August is supposed to be Louisiana, Cajun, Creole, and Southern Cooking month. Well, it isn't easy. Everything is meat or shellfish. Hopefully, by next August, I will have found more recipes - possibly a Soul Food Cookbook is needed. There's a good vegan one that I must get. Anyway, this was kind of southern and was delicious. If you haven't tried parsnips (a new veggie for me) you should. This recipe calls for fresh sage leaves. I made it twice: once with fresh and once with the dried herb, which is kinda fuzzy (I usually use it for sore throats or fever). Needless to say, the fresh is best. Perhaps you can try the spice which is sold in supermarkets. Sprinkle it on to your taste. I bought the plant itself, which grows pretty easily in pots. You can cut the leaves and dry them out. Well worth the $2.99.

Prep time: 15 mins
Total time: 1 hour, 10 mins

Serves 8

1-1/2 lbs parsnips, peeled and cut into thin strips
1-1/2 lbs carrots, peeled and cut into thin strips
1/4 cup olive oil
1/4 cup small fresh sage leaves
Kosher salt and black pepper

Heat oven to 375. In a large bowl, toss the parsnips,
carrots, oil, sage, 1 tsp salt, and 1/2 tsp pepper

Spread on a rimmed baking sheet and roast, stirring
twice, until the vegetables are golden, 45 - 55 mins.

Recipe from Real Simple, December 2008


I eliminated the meat in this chili and added a bit of rice. I think it might have been better without the rice, as the rice took away from the richness of the chili. Cornbread would go great with this. Or corn on the cob. The recipe even suggested french bread for dipping or topping a baked potato with chili.

Cajun Trinity: bell pepper, onion, celery

2 tbs olive oil
1 bell pepper, diced
1 sweet onion, diced
2 ribs celery, diced
1 tbs minced garlic
2 tbs Chili Powder (or you could use cumin. I used
chili powder - afterall, it is Chili)
1/2 to 1 tsp of creole or cajun seasoning (see recipe)

2 cans diced tomatoes
(I used one 14 oz can plus 2 plum tomatoes put in food
processor, only because I had only one can. Next time I
make this I will use two cans, but I would put second
can in a little at a time so as not to make too watery.)

1 can pinto beans, drained
Dash of Tabasco sauce

Saute bell pepper, onions, celery in olive oil until soft

Add minced garlic.

Add Chili Powder and Creole Seasoning.

Pour canned tomatoes into blender or food processor
and puree. Add to veggie mix.

Add beans and stir well. Simmer uncovered on medium
to low heat for 20 minutes, stirring occasionally to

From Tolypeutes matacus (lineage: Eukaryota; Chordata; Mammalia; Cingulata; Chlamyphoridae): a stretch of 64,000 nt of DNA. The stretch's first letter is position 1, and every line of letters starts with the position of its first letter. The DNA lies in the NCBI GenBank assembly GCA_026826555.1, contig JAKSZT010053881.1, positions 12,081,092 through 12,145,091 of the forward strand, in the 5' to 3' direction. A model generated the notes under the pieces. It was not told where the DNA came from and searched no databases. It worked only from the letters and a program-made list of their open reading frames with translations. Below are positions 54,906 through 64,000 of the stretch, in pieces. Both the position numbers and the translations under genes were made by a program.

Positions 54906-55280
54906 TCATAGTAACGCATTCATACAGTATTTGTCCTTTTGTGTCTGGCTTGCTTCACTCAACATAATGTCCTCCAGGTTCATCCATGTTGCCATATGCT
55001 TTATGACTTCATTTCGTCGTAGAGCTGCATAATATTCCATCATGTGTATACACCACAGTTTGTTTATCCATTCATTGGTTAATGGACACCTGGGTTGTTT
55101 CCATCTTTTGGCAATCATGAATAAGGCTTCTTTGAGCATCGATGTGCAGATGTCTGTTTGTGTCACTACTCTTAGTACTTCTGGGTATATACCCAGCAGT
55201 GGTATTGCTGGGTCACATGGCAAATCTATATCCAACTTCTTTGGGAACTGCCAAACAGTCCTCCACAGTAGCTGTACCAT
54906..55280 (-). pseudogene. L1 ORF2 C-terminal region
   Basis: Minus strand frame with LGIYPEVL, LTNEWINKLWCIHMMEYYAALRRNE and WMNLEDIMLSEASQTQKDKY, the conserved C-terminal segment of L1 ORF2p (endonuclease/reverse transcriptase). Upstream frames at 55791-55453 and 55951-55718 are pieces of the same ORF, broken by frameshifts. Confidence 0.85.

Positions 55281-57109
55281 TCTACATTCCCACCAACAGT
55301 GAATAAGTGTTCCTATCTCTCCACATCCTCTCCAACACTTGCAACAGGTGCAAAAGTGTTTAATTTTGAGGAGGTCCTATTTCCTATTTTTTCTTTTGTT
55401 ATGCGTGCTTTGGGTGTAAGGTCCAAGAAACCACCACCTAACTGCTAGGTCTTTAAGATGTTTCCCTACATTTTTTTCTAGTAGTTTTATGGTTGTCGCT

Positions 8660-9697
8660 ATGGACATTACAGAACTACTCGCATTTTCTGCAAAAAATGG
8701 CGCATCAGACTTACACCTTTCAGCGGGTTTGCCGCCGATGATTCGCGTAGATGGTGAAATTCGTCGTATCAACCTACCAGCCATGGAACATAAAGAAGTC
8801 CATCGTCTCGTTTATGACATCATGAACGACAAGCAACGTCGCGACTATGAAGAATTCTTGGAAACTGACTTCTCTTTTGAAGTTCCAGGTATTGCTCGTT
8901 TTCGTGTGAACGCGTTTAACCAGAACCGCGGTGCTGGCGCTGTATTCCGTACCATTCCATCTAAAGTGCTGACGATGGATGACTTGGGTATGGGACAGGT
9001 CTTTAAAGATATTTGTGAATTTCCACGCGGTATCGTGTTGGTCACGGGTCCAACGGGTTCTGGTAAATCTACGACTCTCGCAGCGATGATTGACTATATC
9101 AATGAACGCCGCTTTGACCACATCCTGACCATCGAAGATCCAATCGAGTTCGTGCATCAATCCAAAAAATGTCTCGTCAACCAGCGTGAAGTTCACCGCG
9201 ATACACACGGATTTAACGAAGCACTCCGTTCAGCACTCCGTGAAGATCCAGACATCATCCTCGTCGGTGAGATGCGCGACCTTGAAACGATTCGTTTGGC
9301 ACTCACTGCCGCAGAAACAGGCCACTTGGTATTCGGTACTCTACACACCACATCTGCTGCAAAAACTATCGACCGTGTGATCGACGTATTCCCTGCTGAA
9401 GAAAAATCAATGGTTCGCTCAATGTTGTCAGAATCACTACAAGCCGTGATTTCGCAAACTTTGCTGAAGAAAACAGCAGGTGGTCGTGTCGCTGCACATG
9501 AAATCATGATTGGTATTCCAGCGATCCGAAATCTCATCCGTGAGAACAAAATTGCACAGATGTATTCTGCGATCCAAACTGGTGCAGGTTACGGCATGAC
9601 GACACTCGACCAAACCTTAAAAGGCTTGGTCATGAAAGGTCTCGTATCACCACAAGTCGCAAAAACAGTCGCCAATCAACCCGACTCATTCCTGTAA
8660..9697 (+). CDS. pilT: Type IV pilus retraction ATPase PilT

prevent burning, which it will, so pay attention.

Recipe from Cajun Cooking TV (on the Internet)


While this recipe does contain sugar, it is not super sweet. The veggies add to the sweetness with their own delicious flavors.

2 large sweet potatoes (1-3/4 lbs), peeled and sliced
crosswise 1/2" thick
1 large acorn squash (3 to 3-1/2 lbs), halved lengthwise
seeded, and sliced crosswise 1/2" thick (do not peel)
3 tbs vegetable oil (recipe called for butter, but using
vegetable oil was just fine. The sugar more than makes
up for the butter)
1/2 cup packed light brown sugar
1 tsp grated nutmeg (If you use ground nutmet, I would
use 1/3 of a tsp. You can always add more if not enough
nutmeg flavor)

Active time: 20 minutes
Cooking time: approx 40 minutes

Preheat oven to 375 degrees.

Toss sweet potatoes and squash with oil, 1/2 tsp salt and
1/4 tsp pepper. Place on sided baking sheet or large
casserole dish.

Stir together brown sugar and nutmeg. Turn vegetable
slices and sprinkle evenly with sugar mixture.

Bake until golden and tender. Do not over-cook as the
sugar will tend to make veggies hard and crispy.

Recipe adapted from Gourmet Magazine,
November 2009


This mix can be made for Cajun or Creole food.

1 tbs dried basil
1 tbs dried oregano
1-1/2 tbs paprika
1-1/2 tsp dried thyme
1/2 tsp ground red pepper (cayenne)
1/4 tsp black pepper
1 tsp garlic powder
1/2 tsp mace (I eliminated because I didn't have it)
1 bay leaf

Combine all ingredients in blender or food processor.
Grind until well blended.


Dirty rice is a type of rice used in Louisiana (Cajun) cooking which uses cooked liver to give it that "dirty" taste and look. Of course, this rice is vegan and very simple to make. Using brown rice instead of white rice gives it that "dirty" brown color.

Serves 6

1 cup uncooked brown rice
1/2 red bell pepper, chopped
1/2 green bell pepper, chopped
1/2 large onion, chopped
1 celery rib, chopped
1/2 cup vegetable broth
1/2 tsp Cajun seasoning *
1/2 tsp salt
1/4 tsp freshly ground pepper
2 tbs chopped fresh parsley (or 2/3 tbs dried)

Place rice and 2 cups water in saucepan, bring to boil,
then simmer, cover, and cook until done (approx
30 minutes or according to package)

Saute veggies until tender and begin to brown

Add vegetable broth, Cajun seasoning, salt and pepper
and bring to boil

Add veggie mixture to rice. Cook until heated through.

Stir in parsley and serve.

*You can purchase already made Cajun Seasoning mix
but I made my own. See recipe.